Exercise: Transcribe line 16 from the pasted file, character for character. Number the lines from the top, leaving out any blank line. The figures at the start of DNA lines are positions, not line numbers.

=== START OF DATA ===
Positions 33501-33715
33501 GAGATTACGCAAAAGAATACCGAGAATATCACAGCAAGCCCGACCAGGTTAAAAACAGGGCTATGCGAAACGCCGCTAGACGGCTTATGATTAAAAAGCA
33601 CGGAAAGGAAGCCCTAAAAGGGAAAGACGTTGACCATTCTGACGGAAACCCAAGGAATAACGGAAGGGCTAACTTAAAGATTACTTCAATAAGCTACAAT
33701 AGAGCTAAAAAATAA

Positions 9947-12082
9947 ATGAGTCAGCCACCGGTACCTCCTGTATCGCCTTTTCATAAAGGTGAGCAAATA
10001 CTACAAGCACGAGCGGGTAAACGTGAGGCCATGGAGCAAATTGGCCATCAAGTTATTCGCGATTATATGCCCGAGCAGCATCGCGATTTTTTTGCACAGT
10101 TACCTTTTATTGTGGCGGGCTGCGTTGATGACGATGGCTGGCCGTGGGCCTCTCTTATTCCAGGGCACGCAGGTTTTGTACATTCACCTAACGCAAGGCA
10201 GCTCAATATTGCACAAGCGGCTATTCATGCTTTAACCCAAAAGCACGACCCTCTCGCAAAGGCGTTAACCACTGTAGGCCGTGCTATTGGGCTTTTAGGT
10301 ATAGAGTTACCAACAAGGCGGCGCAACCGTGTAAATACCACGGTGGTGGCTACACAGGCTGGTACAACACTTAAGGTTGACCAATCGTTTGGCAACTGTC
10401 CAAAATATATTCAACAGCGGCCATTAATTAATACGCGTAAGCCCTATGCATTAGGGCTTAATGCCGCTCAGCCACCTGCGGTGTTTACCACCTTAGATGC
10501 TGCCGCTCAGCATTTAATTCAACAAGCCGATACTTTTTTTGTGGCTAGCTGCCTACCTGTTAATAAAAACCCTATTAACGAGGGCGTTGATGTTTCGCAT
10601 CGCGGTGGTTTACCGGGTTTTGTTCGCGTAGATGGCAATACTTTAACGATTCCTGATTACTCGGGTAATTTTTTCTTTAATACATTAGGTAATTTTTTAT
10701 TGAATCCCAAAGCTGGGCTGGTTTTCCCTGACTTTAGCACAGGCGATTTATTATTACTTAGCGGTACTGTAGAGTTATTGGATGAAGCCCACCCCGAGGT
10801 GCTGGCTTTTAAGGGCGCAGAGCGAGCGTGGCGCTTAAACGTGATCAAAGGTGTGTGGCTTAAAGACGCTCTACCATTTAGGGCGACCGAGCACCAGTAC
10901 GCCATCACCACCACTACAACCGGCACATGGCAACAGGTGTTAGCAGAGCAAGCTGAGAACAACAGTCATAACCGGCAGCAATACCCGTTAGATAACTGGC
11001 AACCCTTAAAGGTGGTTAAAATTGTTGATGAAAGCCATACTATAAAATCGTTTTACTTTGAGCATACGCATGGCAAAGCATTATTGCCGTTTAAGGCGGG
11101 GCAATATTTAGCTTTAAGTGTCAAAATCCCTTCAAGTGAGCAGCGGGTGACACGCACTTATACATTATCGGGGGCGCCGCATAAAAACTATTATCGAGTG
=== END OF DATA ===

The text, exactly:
10901 GCCATCACCACCACTACAACCGGCACATGGCAACAGGTGTTAGCAGAGCAAGCTGAGAACAACAGTCATAACCGGCAGCAATACCCGTTAGATAACTGGC